This morning it’s chilly in the apartment. I watch my fingers on the keyboard, watch the candles, watch the steam rising up from the tea, watch the words emerge. The heat of the tea candles eddies the air, moving the prayer flags that hang above my writing space.
I feel scattered and sleepy. How do I gather all the pieces back in, find our new rhythm? This is the juggling time, and that’s why all my muscles are aching. I stop. Today there’s a deep quiet inside, someplace that wants to rest.
This is what I read last night, in my revisiting of women who run with the wolves:
“To lose focus means to lose energy. the absolute wrong thing to attempt when we’ve lost focus is to rush about struggling to pack it all back together again. Rushing is not the thing to do. As we see in the tale [“The Three Gold Hairs”], sitting and rocking is the thing to do. Patience, peace and rocking renew ideas. Just holding the idea and the patience to rock it are what someone women might call a luxury. Wild Woman says it is a necessity.” (p. 329)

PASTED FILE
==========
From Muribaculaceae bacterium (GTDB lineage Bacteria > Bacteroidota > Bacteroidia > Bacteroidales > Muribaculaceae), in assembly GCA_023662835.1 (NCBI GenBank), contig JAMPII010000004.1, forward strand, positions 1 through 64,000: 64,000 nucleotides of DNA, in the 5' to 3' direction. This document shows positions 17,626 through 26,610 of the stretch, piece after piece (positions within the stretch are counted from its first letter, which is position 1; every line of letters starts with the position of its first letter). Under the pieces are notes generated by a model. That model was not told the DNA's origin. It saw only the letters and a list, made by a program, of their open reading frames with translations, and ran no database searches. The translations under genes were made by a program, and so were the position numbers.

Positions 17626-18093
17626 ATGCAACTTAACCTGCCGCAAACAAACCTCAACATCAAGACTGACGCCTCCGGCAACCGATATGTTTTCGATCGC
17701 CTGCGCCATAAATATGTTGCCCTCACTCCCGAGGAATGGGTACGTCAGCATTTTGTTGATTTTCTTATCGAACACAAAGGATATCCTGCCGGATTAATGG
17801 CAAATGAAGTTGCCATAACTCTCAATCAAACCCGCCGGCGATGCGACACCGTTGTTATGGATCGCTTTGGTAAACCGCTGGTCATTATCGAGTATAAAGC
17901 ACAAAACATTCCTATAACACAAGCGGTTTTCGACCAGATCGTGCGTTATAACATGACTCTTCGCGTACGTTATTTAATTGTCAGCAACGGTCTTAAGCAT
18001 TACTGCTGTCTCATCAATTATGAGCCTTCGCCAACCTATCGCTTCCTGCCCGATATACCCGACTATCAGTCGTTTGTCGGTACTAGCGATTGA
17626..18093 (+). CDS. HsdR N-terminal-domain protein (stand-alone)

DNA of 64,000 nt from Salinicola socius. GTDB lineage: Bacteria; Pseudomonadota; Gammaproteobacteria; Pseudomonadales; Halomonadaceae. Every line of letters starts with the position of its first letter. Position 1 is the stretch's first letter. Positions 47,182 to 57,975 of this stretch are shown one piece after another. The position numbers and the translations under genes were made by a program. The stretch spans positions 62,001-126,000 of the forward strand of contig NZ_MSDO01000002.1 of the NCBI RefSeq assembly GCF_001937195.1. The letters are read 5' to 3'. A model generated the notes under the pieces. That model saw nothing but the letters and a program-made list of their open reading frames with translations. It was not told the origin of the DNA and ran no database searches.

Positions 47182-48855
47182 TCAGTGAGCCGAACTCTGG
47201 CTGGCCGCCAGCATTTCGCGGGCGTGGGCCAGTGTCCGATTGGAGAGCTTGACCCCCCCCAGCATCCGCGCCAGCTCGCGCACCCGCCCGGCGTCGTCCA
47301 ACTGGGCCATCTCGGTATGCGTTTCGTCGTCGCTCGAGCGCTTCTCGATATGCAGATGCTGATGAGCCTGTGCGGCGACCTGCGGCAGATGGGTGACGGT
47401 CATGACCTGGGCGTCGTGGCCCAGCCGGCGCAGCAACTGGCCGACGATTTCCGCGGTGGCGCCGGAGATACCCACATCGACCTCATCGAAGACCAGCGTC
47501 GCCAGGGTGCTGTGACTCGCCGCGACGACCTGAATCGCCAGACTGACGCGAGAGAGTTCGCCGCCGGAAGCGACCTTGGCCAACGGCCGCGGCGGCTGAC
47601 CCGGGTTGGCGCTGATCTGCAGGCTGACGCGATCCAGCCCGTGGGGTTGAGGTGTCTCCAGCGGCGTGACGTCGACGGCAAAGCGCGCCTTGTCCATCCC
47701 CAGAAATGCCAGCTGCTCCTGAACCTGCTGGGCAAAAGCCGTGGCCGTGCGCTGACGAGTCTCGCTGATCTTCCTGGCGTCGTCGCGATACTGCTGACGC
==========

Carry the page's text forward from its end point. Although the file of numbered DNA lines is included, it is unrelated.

Have you found yourself at this sort of place, where there’s too much to do and no time to do it in? There’s always too much to do and no time to do it in, but when my energy is waned or I am reached the over saturated place, suddenly time feels tighter. How can I rest at times like these? Continue reading